In 1818 John Ross was sent to search for the North-West Passage. He turned back, mistakenly believing there was no passage through Lancaster Sound.
In the 19th century the British government, under the guidance of John Barrow, Second Secretary of the Admiralty, renewed its efforts to find the North-West Passage – the seaway through the Arctic, linking the Atlantic and Pacific Oceans. Barrow had heard that whaling ships were reporting a breaking up of ice to the east of Greenland. This led to speculation that a general reduction of the Arctic ice barrier might have occurred. If this was the case perhaps shipping might yet find a passage, albeit at higher latitudes than had previously been thought navigable.
Ross's controversial voyage
In 1818, Captain John Ross took the naval ships Isabella and the Alexander, captained by William Edward Parry, under instructions to go northward through Davis Strait and Baffin Bay and attempt to find an open passage round the north-east corner of North America, and ultimately reach the Pacific through Bering Strait.
His voyage became dogged with controversy. Ross did indeed explore Baffin Bay and this included Lancaster Sound. He entered the sound but concluded it could form no part of the passage as he had seen a ridge of high mountains enclosing the inlet. He decided to turn back and head for home, avoiding a winter in the Arctic. His decision was not welcomed by some of his officers, including Parry. Alexander, being a much smaller vessel than Isabella, had fallen behind and Parry had not seen the mountains that Ross claimed to have sighted.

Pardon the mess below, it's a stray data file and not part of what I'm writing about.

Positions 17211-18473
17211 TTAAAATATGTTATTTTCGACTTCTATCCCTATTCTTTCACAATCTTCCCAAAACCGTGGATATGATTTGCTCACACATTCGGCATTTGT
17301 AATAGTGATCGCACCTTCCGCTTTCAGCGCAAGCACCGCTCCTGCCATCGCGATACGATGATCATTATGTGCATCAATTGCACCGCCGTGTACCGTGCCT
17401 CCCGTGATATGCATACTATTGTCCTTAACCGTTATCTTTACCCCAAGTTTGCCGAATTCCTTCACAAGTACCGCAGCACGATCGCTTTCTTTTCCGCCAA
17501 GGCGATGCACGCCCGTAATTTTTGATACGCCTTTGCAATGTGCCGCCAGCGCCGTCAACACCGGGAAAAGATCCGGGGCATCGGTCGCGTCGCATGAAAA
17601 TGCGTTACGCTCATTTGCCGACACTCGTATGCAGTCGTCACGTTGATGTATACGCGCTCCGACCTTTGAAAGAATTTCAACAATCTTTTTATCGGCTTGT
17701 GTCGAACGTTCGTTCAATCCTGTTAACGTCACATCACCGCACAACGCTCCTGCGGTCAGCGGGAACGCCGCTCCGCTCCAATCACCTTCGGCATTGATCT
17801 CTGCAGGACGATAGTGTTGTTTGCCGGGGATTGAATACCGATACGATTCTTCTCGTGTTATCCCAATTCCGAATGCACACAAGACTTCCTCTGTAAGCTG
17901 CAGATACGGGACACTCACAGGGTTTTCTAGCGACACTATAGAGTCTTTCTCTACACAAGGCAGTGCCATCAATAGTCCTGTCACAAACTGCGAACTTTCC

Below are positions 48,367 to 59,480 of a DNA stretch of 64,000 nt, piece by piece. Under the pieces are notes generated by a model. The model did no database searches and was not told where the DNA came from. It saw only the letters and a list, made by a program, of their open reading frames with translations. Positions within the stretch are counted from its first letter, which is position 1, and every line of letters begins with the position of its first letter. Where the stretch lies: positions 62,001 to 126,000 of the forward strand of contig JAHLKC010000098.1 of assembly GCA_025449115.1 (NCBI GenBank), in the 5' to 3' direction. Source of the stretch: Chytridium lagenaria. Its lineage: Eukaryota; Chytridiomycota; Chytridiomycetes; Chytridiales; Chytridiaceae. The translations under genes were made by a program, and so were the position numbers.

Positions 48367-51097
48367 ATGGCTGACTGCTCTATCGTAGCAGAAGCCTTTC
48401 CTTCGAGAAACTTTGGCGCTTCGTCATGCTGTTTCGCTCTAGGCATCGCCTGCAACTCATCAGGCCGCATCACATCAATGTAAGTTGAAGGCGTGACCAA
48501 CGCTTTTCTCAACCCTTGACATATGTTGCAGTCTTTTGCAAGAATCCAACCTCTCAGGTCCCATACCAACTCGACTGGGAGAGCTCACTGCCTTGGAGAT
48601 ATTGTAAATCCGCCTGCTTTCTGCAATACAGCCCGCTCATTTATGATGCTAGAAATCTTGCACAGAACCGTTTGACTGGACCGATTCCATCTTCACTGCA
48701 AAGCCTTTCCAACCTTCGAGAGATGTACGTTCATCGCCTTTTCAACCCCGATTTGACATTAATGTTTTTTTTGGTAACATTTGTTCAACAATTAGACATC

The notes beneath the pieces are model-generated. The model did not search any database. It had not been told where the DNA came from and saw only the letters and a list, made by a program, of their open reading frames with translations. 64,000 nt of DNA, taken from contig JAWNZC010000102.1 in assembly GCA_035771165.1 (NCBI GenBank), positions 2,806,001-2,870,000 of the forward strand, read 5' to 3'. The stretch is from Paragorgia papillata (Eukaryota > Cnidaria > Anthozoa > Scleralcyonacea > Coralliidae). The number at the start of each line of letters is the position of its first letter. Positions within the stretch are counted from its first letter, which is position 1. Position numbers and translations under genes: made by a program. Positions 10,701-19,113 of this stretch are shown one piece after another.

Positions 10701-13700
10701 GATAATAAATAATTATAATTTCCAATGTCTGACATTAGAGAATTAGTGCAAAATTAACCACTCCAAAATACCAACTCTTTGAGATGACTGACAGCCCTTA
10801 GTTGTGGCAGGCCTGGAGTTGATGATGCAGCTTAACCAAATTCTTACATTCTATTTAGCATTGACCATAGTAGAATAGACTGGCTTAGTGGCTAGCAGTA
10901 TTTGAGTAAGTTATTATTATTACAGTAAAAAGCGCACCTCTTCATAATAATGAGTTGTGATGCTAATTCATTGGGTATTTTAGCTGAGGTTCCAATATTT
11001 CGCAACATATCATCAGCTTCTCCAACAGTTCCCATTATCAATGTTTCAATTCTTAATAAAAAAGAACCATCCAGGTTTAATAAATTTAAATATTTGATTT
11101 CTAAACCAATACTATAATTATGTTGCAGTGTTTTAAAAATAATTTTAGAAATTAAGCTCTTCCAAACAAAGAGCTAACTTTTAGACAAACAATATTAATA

Challenged by his crew
Returning to England, Ross’s abandonment of Lancaster Sound, which did indeed turn out later to form part of the passage, was publicly challenged by key crew who had been on the voyage, and a war of published words was soon in circulation.
With little faith in Ross’s findings the Admiralty almost immediately sent another expedition with much the same instructions, but this time commanded by Parry.
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